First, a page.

Greece had to resign itself to the fact that it could no longer sustain the “Great Idea” with its expansionist tendencies. As the Nobel poet George Seferis expressed it, Greece had now to gather in its dreams – to concentrate on itself and its potential, making use of its history, without dwelling on what might have been. In essence, this history constituted Greece’s real heritage: a rich source extending from Graecus and Hellene, lost in the mists of time, right up to the bard of the Hymn to Liberty, Dionysios Solomos (1798-1857), Greece’s national poet.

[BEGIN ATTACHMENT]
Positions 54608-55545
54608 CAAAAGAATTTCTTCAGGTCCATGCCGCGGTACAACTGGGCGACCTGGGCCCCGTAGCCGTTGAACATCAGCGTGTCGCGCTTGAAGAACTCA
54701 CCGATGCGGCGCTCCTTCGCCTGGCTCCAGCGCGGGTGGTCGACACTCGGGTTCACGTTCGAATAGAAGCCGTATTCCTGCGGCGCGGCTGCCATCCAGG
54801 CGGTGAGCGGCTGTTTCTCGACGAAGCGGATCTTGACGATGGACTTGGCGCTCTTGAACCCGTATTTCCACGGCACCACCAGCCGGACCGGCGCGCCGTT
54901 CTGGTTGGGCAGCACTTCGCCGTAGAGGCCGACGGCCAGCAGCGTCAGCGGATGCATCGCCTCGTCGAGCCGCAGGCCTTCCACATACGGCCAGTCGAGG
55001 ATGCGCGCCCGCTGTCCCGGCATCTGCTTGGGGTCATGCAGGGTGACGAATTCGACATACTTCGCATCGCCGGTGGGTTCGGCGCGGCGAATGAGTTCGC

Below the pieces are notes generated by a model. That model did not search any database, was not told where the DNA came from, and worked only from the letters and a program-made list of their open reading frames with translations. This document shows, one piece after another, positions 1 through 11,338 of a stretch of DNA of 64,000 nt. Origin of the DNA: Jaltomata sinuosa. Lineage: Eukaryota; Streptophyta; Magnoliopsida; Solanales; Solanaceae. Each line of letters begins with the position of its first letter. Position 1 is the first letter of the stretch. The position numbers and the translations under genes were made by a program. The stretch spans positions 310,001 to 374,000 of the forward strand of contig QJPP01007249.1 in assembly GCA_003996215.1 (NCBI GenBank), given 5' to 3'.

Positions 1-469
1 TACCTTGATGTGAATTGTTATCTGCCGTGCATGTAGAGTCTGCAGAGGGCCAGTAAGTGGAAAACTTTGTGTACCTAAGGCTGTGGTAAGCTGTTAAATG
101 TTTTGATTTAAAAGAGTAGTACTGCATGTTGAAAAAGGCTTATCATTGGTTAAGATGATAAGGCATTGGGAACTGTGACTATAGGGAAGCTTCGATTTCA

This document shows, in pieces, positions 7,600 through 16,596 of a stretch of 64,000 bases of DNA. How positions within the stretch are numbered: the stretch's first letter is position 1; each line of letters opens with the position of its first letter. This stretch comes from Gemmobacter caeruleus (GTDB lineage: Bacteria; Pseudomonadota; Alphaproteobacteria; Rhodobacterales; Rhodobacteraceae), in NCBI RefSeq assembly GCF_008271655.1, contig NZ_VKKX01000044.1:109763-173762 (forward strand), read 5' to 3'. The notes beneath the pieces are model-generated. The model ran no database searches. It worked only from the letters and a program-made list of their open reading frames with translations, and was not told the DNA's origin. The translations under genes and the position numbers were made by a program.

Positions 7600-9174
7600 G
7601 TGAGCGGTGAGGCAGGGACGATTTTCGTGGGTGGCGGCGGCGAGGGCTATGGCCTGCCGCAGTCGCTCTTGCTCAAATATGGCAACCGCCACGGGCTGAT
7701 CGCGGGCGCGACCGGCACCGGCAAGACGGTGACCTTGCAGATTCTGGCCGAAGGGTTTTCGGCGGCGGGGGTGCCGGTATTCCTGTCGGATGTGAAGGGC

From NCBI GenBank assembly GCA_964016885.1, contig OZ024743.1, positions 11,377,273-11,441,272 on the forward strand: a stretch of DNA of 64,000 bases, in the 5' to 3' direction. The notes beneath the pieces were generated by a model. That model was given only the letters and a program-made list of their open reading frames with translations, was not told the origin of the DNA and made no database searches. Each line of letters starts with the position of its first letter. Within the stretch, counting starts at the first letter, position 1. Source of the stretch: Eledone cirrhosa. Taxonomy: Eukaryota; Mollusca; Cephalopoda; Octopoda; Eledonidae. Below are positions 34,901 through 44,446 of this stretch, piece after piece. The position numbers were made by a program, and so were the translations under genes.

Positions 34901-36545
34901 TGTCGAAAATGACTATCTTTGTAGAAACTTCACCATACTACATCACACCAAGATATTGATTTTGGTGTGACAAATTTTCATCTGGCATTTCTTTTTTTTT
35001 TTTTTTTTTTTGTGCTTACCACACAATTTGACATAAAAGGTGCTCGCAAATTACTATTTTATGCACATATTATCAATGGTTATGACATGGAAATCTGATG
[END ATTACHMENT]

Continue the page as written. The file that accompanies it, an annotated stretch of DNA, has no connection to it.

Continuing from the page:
Above all, however, Kontoglou was to put his seal on the course of Orthodox ecclesiastical painting in the twentieth century, not just in Greece and the United States, but also in other, primarily Orthodox, countries, where his influence on their art is felt even today. In the Orthodox Churches of the former Soviet bloc and its communist satellites, there is a resurgence of interest in developing an authentic, Orthodox, artistic style, and young artists in these countries are looking to the work of Kontoglou for inspiration.